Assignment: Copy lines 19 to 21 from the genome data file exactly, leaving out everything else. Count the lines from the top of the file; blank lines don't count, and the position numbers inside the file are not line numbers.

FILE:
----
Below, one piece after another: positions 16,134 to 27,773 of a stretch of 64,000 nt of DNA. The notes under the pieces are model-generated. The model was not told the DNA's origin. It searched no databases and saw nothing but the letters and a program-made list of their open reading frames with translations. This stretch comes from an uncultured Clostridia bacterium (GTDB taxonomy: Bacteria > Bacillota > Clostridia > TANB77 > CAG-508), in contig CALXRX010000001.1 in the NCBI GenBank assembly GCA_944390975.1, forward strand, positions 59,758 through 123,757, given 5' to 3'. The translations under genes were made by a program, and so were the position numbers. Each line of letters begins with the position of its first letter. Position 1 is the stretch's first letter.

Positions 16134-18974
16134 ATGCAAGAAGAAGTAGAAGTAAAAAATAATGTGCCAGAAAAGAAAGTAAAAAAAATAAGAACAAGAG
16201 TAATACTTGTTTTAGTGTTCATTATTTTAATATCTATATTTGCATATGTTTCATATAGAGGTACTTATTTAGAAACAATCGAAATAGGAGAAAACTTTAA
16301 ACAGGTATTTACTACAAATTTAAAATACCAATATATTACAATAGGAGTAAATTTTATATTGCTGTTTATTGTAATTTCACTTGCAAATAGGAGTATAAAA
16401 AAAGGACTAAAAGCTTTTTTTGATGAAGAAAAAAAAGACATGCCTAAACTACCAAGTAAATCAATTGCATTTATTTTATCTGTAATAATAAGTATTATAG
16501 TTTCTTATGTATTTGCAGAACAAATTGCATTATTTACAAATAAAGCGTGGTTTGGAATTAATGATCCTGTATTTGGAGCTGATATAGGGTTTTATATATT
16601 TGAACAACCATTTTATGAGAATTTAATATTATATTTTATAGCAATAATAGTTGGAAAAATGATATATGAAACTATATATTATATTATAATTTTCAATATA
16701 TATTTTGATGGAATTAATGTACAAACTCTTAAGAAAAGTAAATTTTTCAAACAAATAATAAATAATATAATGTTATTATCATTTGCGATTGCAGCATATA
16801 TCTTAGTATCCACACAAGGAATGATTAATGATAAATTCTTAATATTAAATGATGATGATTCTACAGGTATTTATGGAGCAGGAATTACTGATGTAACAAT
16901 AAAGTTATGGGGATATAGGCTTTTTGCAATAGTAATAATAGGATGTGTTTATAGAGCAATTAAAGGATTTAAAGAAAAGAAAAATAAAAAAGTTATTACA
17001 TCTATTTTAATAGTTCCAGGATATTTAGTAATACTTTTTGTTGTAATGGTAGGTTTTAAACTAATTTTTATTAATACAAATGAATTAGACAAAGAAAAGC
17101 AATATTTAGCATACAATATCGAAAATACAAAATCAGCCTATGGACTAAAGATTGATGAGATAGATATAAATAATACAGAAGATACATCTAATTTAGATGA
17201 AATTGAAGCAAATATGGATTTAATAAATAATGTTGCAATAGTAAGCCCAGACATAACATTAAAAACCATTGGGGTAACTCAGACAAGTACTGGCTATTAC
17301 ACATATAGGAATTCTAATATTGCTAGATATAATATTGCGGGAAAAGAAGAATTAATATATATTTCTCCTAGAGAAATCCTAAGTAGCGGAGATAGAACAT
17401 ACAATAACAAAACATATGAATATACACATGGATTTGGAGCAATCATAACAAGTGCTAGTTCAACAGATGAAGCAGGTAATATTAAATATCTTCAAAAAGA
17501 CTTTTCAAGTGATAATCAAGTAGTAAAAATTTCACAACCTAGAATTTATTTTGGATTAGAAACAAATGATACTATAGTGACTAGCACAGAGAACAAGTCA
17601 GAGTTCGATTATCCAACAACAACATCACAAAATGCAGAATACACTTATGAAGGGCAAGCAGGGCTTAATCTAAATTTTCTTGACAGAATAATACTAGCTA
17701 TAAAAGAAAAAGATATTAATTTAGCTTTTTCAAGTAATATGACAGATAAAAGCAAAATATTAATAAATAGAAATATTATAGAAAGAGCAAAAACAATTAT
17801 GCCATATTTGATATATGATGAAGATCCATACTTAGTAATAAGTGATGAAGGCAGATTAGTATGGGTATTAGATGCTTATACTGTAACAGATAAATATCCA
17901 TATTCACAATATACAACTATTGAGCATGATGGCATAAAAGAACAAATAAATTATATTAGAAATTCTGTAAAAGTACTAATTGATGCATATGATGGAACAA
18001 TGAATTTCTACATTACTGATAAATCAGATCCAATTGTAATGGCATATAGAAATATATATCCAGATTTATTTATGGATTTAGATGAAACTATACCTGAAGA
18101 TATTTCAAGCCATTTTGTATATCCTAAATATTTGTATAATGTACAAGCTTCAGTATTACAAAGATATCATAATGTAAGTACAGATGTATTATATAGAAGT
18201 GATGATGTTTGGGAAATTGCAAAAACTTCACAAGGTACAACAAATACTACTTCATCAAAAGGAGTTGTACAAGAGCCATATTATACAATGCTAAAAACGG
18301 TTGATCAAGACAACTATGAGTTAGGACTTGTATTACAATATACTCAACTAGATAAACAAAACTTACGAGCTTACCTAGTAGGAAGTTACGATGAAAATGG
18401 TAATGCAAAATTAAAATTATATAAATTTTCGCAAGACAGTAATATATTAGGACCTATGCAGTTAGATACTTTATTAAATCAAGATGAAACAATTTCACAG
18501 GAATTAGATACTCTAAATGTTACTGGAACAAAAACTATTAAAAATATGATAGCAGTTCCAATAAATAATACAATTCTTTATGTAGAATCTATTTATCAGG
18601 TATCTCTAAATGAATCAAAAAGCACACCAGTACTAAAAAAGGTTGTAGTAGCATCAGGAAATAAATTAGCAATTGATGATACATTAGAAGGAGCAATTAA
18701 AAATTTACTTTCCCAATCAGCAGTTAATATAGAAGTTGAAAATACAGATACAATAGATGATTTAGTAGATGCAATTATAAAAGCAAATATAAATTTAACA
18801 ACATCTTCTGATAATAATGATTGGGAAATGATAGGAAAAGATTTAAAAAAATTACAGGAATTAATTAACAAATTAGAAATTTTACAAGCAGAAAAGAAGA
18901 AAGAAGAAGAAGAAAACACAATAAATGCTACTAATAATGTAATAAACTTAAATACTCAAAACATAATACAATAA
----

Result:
17701 TAAAAGAAAAAGATATTAATTTAGCTTTTTCAAGTAATATGACAGATAAAAGCAAAATATTAATAAATAGAAATATTATAGAAAGAGCAAAAACAATTAT
17801 GCCATATTTGATATATGATGAAGATCCATACTTAGTAATAAGTGATGAAGGCAGATTAGTATGGGTATTAGATGCTTATACTGTAACAGATAAATATCCA
17901 TATTCACAATATACAACTATTGAGCATGATGGCATAAAAGAACAAATAAATTATATTAGAAATTCTGTAAAAGTACTAATTGATGCATATGATGGAACAA